Borussia Dortmund fans at Wembley Stadium during the 2013 Champions League Final Borussia Dortmund ended the 2012–13 season in second place in the Bundesliga.

Dortmund played in their second UEFA Champions League Final against Bayern Munich in the first ever all-German club final at Wembley Stadium on 25 May 2013, which they lost 2–1. [26] In the 2013–14 season, Borussia Dortmund won the 2013 DFL-Supercup 4–2 against rivals Bayern Munich. [27] The 2013–14 season started with a five-game winning streak for Dortmund, their best start to a season. Despite such a promising start, however, their season was hampered by injuries to several key players, seeing them stoop as low as fourth place in the table, and with a depleted squad could go only as far as the quarter-finals of the Champions League, losing 3–2 on aggregate to Real Madrid.

Nevertheless, Dortmund managed to end their season on a high note by finishing second in the Bundesliga and reaching the 2014 DFB-Pokal Final, losing 0–2 to Bayern in extra time. [28] They then began their 2014–15 season by defeating Bayern in the 2014 DFL-Supercup 2–0. However, this victory would not be enough to inspire the squad to a solid performance at the start of the ensuing season, with Dortmund recording various results such as a 0–1 loss to Hamburger SV and two 2–2 draws against VfB Stuttgart and Bundesliga newcomers Paderborn 07.

[29] During the winter, Dortmund fell to the bottom of the table on multiple occasions, but managed to escape the relegation zone after four consecutive wins in February. [30] On 15 April 2015, Jürgen Klopp announced that after seven years, he would be leaving Dortmund. [31] Four days later, Dortmund announced that Thomas Tuchel would replace Klopp at the end of the season.

[32] Klopp's final season, however, ended on high note, rising and finishing seventh after facing relegation, gaining a DFB-Pokal final with VfL Wolfsburg and qualifying for the 2015–16 Europa League. Post-Klopp era In the 2015–16 season, Dortmund started off on a high, winning 4–0 against Borussia Mönchengladbach on the opening day, followed by five-straight wins which took them to the top of the Bundesliga.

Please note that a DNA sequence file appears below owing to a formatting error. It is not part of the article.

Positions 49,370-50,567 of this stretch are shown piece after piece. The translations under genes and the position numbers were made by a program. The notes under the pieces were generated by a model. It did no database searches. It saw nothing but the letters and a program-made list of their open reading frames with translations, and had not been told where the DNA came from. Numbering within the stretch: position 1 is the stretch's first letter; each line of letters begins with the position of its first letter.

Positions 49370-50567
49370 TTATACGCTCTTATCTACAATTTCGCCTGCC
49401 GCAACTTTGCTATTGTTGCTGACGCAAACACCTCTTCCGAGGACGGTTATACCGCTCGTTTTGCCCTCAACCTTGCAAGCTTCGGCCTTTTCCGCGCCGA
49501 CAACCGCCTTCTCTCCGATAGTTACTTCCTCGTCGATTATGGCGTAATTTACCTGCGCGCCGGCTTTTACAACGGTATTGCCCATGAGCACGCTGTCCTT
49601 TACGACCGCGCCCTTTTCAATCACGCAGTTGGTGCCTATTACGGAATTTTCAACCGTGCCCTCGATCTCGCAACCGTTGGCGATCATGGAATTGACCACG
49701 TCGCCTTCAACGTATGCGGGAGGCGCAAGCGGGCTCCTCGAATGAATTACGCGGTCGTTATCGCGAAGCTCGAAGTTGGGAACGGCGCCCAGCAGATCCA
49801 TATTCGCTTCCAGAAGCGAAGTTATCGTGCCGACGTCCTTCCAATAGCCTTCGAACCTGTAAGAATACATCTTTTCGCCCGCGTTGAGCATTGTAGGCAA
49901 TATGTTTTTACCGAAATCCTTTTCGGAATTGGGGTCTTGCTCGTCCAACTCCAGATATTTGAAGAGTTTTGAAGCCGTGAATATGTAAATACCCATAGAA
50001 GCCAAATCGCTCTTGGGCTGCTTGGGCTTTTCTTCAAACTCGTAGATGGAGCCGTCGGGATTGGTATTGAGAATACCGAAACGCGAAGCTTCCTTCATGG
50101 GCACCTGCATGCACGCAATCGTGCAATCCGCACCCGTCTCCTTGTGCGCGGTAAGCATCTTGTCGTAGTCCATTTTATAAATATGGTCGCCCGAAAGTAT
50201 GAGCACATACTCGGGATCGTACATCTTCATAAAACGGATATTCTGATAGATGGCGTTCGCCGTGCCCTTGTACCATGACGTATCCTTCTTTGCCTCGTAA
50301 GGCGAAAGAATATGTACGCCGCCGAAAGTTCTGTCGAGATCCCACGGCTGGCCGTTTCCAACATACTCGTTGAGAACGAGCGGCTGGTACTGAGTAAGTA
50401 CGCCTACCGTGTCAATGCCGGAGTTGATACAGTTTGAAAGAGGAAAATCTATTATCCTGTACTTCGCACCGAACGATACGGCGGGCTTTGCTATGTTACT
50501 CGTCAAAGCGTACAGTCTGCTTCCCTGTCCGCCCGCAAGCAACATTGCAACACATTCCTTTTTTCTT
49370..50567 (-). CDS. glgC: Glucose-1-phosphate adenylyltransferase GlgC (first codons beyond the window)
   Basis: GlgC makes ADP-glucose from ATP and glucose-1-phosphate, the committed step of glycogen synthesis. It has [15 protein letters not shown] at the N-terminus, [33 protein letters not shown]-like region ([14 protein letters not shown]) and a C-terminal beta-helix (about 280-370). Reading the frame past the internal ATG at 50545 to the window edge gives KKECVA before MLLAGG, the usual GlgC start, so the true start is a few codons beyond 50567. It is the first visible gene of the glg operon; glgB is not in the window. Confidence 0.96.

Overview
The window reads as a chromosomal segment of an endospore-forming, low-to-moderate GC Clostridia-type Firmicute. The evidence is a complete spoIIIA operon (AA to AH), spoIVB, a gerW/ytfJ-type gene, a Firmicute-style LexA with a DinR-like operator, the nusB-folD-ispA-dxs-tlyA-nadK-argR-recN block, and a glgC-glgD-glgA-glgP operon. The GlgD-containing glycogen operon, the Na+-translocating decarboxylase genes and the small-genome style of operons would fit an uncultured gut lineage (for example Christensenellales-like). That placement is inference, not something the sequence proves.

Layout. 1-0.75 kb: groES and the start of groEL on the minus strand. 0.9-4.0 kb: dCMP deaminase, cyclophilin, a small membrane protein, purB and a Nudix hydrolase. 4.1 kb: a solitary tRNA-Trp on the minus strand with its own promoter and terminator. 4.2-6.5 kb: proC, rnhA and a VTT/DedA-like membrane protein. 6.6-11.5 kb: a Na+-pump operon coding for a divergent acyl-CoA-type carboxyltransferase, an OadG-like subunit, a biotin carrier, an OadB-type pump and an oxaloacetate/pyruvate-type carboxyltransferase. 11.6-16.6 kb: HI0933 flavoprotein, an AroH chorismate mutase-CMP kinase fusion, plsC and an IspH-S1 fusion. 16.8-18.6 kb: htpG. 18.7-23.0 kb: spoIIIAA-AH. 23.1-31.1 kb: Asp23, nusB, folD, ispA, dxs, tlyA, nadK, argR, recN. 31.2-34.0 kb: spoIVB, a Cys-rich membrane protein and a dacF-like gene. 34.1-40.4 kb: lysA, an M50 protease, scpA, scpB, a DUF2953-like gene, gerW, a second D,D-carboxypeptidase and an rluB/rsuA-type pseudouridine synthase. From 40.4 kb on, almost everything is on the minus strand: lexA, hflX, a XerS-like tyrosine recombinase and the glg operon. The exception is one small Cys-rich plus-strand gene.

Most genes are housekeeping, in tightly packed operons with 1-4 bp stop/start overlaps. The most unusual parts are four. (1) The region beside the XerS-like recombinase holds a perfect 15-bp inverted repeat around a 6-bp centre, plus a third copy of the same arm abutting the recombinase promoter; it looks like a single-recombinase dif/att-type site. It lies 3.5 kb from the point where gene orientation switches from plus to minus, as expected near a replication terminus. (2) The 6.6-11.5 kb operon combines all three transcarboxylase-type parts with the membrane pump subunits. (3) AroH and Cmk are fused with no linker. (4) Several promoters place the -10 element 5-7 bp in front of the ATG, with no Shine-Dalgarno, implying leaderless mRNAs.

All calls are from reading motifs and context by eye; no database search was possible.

After the eighth matchday, they were surpassed by Bayern Munich following an unlucky draw with 1899 Hoffenheim. [33] [34] Dortmund kept their performances up, winning 24 out of 34 league games and becoming the best Bundesliga runner-up team of all time.

[35] In the Europa League, they advanced to the quarter-finals, getting knocked out by a Jürgen Klopp-led Liverpool in a dramatic comeback at Anfield, where defender Dejan Lovren scored a late goal to make it 4–3 to the Reds and 5–4 on aggregate. [36] In the 2015–16 DFB-Pokal, for the third-straight year Dortmund made it to the competition final, but lost to Bayern Munich on penalties. [37] On 11 April 2017, three explosions occurred near the team's bus on its way to a Champions League match against AS Monaco at the Signal Iduna Park.

Defender Marc Bartra was injured, and taken to hospital. [38] [39] Dortmund went on to lose the game 2–3 to AS Monaco. Dortmund's manager, Thomas Tuchel, blamed the loss as a result of an ignorant decision by UEFA. UEFA went on to say that the team made no objection to playing, and that the decision was made in compliance with the club and local law enforcement.

[40] In the second leg, Dortmund went on to lose 1–3, leaving the aggregate score at 3–6, and seeing them eliminated from that year's UEFA Champions League.

On 26 April, Dortmund defeated Bayern Munich 3–2 in Munich to advance to the 2017 DFB-Pokal Final, Dortmund's fourth consecutive final and fifth in six seasons. On 27 May, Dortmund won the 2016–17 DFB-Pokal 2–1 over Eintracht Frankfurt with the winner coming from a penalty converted by Pierre-Emerick Aubameyang.

[41] Ahead of the 2017–18 season, Thomas Tuchel stepped down as manager. The Dortmund board made a decision to hire Peter Bosz as the new manager and head coach. Although Bosz got off to a record-breaking start in the team's first 7 games, what followed was 20 games without a win, after which he was relieved of his staff role.

[42] Peter Stöger was announced as the interim coach. [43] During the January window of the same season, Aubameyang and Bartra both left the club. [44] [45] Stöger bought Manuel Akanji of FC Basel for a fee of €21.5 million and Michy Batshuayi on a six-month loan from Chelsea.

[46] [47] Stöger coached Dortmund for the rest of the season, granting them a fourth-place finish in the Bundesliga before stepping down at the end of the season. [48] Michy Batshuayi also returned to Chelsea. In the summer of 2018, Dortmund appointed former OGC Nice coach, Lucien Favre as their manager/head coach. After a very busy transfer window for the team, seeing eight new players arrive at the club for the first team squad, Dortmund performed strongly, chasing Bayern Munich for the title race down to the last matchday, narrowly missing out on the league title by two points and earning Lucien Favre a contract extension.